Ya know, I see a lot of stuff. The unpublished photos now filling up my SD cards would make most travel bloggers blush. Every day, I take photos. There is so much in the last six months I haven’t written about, or shown you. This post is a great example of the sights that would have been lost in the depths of my cluttered mind, forever. The photos would remain on an SD card at the bottom of a drawer. If I owned a drawer.
A couple of days ago, I traveled from Moncalvo, Italy, through to Zagreb Croatia. Passing over the entire country of Slovenia, from West to East, involved a car, five different trains, a bus, and a taxi. The bus was due to a train tunnel being under repair. That moment when you’re on a train in a foreign country – with nobody speaking your language – and the conductor indicates to get off the train and onto a bus. Well, those moments of pure unscheduled unknown, are what I love about travel. Keeps you on your toes.
The Slovenian part of the journey was one of the most scenic train rides I have ever been on. A pure winter wonderland, interrupted only by a two hour stop in the capital city of Ljuljana. Which is a bit of a fairy-tale city in itself, on first impressions. Phillipa and I grabbed some lunch, had a coffee, took some photos on the streets, then hopped onto another graffiti covered train bound for Zagreb.
Slovenia is an absolutely spectacular looking country. Unfortunately due to the Schengen Zone visa, I had to leave the Euro-zone in a hurry. Most visitors to Europe get a three month, non-extendable visa. This isn’t long enough for travellers who want to see Europe.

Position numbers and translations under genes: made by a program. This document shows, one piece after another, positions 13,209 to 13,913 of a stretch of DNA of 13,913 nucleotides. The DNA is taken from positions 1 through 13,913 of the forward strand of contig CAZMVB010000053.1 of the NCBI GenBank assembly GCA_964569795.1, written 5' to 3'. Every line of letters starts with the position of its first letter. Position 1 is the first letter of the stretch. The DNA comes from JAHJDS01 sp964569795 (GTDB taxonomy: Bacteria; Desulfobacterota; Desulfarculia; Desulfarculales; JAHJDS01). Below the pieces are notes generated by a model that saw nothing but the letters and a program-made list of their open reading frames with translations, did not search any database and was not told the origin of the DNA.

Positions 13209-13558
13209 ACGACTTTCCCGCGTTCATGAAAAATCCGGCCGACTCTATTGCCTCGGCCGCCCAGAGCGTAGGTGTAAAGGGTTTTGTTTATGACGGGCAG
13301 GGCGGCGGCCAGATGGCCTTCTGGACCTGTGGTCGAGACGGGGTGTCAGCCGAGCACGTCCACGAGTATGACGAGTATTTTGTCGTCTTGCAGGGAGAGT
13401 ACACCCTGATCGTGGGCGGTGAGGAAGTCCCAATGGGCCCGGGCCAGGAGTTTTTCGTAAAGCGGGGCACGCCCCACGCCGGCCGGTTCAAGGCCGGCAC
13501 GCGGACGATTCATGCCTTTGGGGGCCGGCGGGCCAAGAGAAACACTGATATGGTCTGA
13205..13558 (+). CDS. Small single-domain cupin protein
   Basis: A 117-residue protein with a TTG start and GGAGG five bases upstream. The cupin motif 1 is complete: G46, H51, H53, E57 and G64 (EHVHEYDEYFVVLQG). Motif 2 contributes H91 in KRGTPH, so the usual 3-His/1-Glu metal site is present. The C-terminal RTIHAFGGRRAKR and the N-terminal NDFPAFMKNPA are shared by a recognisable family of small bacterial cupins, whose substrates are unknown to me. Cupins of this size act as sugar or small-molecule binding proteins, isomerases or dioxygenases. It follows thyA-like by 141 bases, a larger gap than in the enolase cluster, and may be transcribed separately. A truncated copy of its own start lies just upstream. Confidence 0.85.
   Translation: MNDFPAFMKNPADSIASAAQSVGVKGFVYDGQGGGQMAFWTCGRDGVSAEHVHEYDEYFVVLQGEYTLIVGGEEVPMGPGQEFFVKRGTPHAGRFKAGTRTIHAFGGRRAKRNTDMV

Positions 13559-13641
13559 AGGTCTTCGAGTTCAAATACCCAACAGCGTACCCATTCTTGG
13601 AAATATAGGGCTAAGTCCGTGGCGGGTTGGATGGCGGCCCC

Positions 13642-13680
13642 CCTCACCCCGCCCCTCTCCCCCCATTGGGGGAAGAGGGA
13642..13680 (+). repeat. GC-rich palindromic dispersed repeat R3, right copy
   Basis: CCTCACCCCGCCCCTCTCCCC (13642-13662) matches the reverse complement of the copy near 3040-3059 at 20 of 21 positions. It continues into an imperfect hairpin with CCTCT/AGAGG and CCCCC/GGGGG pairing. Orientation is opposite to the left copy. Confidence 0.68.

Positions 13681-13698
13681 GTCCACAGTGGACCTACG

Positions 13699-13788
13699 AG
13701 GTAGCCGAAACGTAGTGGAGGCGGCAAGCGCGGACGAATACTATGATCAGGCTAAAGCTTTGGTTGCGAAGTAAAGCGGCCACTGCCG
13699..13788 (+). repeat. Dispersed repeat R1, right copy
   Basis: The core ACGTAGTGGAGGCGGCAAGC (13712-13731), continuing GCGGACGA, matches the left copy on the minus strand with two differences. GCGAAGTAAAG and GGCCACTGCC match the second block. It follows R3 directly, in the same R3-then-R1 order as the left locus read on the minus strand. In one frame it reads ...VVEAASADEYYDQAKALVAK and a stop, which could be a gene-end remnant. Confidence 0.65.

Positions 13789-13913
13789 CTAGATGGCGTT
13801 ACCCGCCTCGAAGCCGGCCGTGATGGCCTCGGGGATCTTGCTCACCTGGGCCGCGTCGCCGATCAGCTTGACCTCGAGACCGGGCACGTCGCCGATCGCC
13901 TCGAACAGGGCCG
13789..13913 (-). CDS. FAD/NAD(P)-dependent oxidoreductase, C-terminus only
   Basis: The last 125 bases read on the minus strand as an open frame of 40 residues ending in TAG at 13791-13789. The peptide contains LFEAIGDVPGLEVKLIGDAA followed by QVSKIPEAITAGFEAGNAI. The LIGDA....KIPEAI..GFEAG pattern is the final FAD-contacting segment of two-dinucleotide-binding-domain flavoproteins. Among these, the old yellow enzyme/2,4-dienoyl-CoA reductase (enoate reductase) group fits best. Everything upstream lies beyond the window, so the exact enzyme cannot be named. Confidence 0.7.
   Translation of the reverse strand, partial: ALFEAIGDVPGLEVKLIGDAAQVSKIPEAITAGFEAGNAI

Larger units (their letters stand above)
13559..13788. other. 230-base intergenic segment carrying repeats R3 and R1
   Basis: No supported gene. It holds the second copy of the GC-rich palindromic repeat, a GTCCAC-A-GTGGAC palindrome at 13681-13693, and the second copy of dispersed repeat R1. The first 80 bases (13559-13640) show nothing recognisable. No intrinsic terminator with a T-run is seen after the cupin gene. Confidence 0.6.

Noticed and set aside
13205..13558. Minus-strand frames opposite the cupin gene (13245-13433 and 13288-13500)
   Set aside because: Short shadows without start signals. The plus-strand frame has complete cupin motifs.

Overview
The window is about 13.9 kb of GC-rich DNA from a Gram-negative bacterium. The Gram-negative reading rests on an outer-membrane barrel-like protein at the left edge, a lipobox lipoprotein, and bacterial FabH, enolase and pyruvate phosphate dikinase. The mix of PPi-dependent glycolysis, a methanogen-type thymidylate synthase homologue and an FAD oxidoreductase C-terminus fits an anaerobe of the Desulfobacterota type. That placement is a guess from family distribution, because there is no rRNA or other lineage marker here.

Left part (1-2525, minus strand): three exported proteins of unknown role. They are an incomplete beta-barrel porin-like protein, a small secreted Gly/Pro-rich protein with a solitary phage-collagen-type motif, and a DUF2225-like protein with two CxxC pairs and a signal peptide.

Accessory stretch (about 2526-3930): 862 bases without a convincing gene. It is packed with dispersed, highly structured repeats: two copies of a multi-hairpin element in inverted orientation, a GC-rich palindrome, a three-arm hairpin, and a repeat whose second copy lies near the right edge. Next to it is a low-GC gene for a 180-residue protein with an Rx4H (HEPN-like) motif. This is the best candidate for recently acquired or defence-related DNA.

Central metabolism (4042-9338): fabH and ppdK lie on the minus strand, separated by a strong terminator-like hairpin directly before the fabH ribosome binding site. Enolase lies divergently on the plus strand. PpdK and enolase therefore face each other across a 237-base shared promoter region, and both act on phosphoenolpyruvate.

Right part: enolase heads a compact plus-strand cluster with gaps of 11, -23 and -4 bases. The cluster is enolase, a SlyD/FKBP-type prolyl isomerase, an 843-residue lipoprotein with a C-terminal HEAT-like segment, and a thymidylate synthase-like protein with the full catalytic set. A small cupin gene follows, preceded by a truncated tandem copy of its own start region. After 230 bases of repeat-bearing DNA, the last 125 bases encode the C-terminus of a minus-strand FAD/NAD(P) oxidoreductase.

In days gone by, Visas issued by each country individually meant that European travellers could buy an old Volkswagen bus, and meander around the continent for as long as they wished. Not anymore. The new rule is, come to Europe for three months, and then get out. Hippies, Europe is not for you.
Slovenia, you looked amazing, but your membership of the Eurozone prevented me from exploring you. I don’t want to paint with a broad brush here, but to me, the whole Eurozone thing is an entirely failed experiment, and needs to end. Since when has centralisation of power and finance been a good thing?
I personally use these sites to book my accommodation (lowest prices and best deals):
Agoda - this link will guarantee you the lowest price on hotels and apartments.
Booking.com - my current favourite - a great range of apartments and budget hotels, worldwide.
Wherever in the world you are headed to - here or somewhere else - book using these links and you'll get the best price. Nate.
Now that I’m here in Croatia, it’s time to slow down a bit. I’ve got at least two weeks in Zagreb. I’ll stay longer if I’m enjoying life. So far, I’m loving it. I used Wimdu to book an apartment, it’s the first time I’ve ever used a service like that. The apartment is great. It was kind of weird – the owner turns up, says “so here’s the apartment, here’s the keys, and see you later. Call me if there’s any problems”. Better than a hotel, in my opinion.
Don’t consider this an advert, I’ll update my experience in two weeks. But, I can see myself using apartment booking services like these more often from now on.
If this post seems a little “stream of consciousness”, it’s because it is.
I rushed it.
I’m considering posting more often, maybe even daily.
PS, there’s plenty of ways to follow along, and I would love to have you around. All the links are just down the page a bit.